Communities In Schools making a measurable difference

Published 12:00 am Thursday, March 6, 2014

Communities In Schools of North Carolina has released new data from the 2012-13 school year showing it served more than 215,000 students across the state — the most the organization has served in its 25 year history.
Of the students served, nearly 96 percent were promoted to the next grade. Locally, Communities In Schools of Rowan County has served over 4,600 students.
“At CIS we are focused on surrounding students with the services and supports they need to be successful,” said Eric Hall, President and CEO of Communities In Schools of North Carolina. “The results being achieved in terms of student promotions and graduations tell us we are on the right track. Our next goal is to reach more students, in more communities, early in their school careers.”
Communities In Schools surrounds students with school-wide services such as violence prevention, basic needs services, combating truancy and providing academic supports to improve graduation rates. Additionally, local Communities In Schools staff works with school administrators to identify students in greatest need and provide specific and targeted interventions to increase success in school and life.
The report found that 95.6 percent of Communities In Schools students were promoted to the next grade statewide, while 94.2 percent of local students were promoted. Locally, more than 82 percent of enrolled students improved academically last school year.
Of the high school seniors involved in the program, 96.5 percent graduated across the state, while 98.1 percent of local seniors graduated. Across the state, 55 percent of those who graduated pursued a postsecondary education, 15 percent entered the workforce and 3 percent joined the military.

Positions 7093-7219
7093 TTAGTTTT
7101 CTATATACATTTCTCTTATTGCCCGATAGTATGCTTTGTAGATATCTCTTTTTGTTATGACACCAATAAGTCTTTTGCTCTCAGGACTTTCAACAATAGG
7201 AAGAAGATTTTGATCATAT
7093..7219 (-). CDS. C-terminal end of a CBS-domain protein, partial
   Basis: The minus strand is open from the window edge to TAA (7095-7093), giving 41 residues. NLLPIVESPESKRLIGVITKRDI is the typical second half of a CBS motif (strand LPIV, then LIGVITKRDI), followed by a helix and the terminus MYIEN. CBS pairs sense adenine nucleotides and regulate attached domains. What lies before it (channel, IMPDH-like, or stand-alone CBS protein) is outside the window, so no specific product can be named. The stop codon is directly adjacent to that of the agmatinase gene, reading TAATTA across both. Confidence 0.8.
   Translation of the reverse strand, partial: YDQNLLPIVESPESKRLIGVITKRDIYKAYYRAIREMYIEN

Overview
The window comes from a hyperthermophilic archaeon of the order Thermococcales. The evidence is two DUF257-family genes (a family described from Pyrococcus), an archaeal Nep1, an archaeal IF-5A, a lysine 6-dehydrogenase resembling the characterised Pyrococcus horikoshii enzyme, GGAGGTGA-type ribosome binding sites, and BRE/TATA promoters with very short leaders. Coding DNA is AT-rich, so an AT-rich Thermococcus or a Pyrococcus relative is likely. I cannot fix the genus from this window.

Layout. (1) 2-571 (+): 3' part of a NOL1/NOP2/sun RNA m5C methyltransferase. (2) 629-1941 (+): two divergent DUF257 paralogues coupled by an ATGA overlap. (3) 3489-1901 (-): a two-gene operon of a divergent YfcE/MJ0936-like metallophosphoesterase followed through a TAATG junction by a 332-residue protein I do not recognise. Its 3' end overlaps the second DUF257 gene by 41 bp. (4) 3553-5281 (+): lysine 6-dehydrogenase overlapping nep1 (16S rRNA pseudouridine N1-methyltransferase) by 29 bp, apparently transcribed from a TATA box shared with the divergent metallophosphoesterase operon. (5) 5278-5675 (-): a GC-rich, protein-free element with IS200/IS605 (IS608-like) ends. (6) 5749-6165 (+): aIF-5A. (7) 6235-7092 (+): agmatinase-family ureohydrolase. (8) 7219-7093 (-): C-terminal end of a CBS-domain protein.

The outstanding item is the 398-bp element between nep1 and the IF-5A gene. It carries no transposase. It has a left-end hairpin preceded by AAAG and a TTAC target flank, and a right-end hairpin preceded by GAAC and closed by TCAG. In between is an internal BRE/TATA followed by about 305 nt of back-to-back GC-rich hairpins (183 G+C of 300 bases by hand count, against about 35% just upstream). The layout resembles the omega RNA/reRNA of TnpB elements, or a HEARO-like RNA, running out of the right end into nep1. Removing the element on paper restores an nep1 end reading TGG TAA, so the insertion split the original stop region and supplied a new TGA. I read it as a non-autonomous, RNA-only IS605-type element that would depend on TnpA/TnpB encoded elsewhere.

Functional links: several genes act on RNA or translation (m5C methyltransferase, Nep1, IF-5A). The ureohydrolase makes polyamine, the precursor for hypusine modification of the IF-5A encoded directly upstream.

“We could not reach our lofty goals without the support of our school system, local funders, the community and our many volunteers,” stated Vicky Slusser, Executive Director of Communities In Schools of Rowan County.
Report findings were validated by a third-party review by RTI International and the complete report and quick facts showing the results are available at www.cisnc.org.
Local and statewide findings are further supported by a national report released by Child Trends last week. In the report, Integrated Student Services: The Evidence, Child Trends finds emerging evidence that integrated student supports, such as those provided through CIS, increase math proficiency in 4th graders, math and reading proficiency in 8th graders and reduces dropout potential. The Child Trends Report can be found at www.childtrends.org/ISSreport.

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